Danforth is assigned to take over the police department in a section of a large city saddled with juvenile delinquency, petty crimes, graft and also a recent unsolved murder of a ...
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American gambler Nick Cain arrives at the Mediterranean town of San Paola, and befriends an orphan Italian shoe-shine boy named Toni. He is puzzled by the reception and welcome he receives ... See full summary »
An ex-military accountant is recruited by the FBI to infiltrate the mob in Chicago in an attempt to break open the rackets. To complicate his job, two women stand in his way, each with their own agenda.
Danforth is assigned to take over the police department in a section of a large city saddled with juvenile delinquency, petty crimes, graft and also a recent unsolved murder of a strip-tease dancer. Recognizing the laxity of the department he implements many changes and soon finds himself under fire by the newspapers, the attorney of a racket leader and the denizens of this human jungle. He calls this a cop's war that is the same as a soldier's war with the difference being that people hate cops. His cause isn't helped when a rookie policeman accidentally kills an innocent bystander. And he has to protect police informer Mary Abbott from Swados, a killer in the hire of the man behind the petty mobsters.Written by
Les Adams <firstname.lastname@example.org>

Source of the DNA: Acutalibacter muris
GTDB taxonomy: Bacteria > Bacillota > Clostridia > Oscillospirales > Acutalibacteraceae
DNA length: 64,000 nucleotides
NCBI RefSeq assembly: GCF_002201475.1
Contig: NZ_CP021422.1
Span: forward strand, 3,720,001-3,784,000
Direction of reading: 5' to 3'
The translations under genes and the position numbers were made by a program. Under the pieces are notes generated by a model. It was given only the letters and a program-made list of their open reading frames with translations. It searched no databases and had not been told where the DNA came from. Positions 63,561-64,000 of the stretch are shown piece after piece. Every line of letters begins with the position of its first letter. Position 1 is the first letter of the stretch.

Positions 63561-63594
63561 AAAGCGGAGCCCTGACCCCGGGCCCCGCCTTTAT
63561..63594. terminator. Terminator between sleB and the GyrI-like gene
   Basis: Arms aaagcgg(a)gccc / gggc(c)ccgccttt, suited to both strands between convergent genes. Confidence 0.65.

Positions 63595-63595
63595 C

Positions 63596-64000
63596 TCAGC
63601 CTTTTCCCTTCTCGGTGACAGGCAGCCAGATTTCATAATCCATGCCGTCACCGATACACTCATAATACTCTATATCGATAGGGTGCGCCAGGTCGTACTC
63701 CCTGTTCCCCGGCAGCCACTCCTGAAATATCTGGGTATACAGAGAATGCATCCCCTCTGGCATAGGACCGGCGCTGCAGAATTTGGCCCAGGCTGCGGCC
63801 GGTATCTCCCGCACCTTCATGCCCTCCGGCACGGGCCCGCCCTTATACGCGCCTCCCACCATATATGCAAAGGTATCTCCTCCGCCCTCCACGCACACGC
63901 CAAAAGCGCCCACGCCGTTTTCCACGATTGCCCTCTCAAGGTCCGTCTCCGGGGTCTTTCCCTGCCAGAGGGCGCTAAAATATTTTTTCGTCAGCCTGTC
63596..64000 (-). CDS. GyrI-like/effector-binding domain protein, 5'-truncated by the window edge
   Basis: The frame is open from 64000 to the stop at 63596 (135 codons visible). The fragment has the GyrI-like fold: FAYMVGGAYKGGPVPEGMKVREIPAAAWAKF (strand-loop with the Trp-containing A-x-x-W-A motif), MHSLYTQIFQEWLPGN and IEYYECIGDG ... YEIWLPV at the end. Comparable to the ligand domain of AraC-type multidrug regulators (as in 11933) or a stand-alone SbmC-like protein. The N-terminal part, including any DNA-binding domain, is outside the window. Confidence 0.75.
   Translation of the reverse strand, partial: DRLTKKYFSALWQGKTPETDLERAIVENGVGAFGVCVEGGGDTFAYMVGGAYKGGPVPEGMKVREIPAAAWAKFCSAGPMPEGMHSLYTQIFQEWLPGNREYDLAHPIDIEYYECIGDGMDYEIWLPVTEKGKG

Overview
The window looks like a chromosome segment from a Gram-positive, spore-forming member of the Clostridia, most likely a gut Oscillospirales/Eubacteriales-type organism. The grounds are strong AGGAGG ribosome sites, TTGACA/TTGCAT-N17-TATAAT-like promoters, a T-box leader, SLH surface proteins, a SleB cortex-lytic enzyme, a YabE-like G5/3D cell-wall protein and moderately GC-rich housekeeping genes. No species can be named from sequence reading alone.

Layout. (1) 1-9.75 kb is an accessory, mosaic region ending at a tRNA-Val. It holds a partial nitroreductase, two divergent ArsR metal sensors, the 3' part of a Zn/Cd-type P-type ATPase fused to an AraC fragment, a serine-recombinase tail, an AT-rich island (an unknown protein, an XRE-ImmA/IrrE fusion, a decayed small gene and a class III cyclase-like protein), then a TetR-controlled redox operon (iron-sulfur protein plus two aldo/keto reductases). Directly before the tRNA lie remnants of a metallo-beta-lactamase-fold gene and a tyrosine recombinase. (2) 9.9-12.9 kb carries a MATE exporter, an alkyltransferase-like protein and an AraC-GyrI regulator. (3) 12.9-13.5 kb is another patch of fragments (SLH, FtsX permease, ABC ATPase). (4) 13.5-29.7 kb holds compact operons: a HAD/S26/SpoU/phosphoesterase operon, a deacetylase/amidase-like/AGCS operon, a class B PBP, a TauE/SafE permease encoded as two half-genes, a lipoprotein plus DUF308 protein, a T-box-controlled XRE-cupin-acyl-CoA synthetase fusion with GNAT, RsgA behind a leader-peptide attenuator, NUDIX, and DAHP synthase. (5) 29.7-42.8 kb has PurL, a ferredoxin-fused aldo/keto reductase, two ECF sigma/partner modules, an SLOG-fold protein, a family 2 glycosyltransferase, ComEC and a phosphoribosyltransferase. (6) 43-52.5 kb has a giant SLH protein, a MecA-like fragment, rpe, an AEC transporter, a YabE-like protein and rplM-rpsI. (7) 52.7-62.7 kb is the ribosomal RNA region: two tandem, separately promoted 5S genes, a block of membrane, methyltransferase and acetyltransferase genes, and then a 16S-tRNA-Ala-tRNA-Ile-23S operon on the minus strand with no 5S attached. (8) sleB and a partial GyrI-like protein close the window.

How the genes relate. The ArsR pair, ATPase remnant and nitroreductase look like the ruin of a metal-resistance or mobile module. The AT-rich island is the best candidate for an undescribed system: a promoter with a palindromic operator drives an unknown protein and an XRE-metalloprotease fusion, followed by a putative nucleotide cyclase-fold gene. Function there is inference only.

The Human Jungle is a fairly mediocre crime thriller that combines police procedural with noir to limited effect. Clearly made on the cheap (by Allied Artists, the 'high-budget' arm of the by-then defunct Poverty Row studio, Monogram) the film is populated with a number of actors who were either never more than second-string or were still in the early stages of their careers. Gary Merrill was as famous for being the toy-boy squeeze of Bette Davis as he was for his acting skills, and in this one he wears a permanent scowl and is nearly always angry presumably to show the righteousness of his crusade; Lamont Johnson as the police department's hot-head never really cut it as an actor and would find more success as a director. He's OK here, and certainly had the looks to go further, but his character seems to have been inserted for no reason other than to flesh out a short running time. Claude Akins and Chuck Connors, both in the early years of their careers, also appear as a pair of tough guys. Highlight of the film, though, is Jan Sterling as a brassy bottle-blonde, callously used by the cops as bait to catch the villains. In fact, the cast is by far the most interesting thing about this ordinary b-movie.
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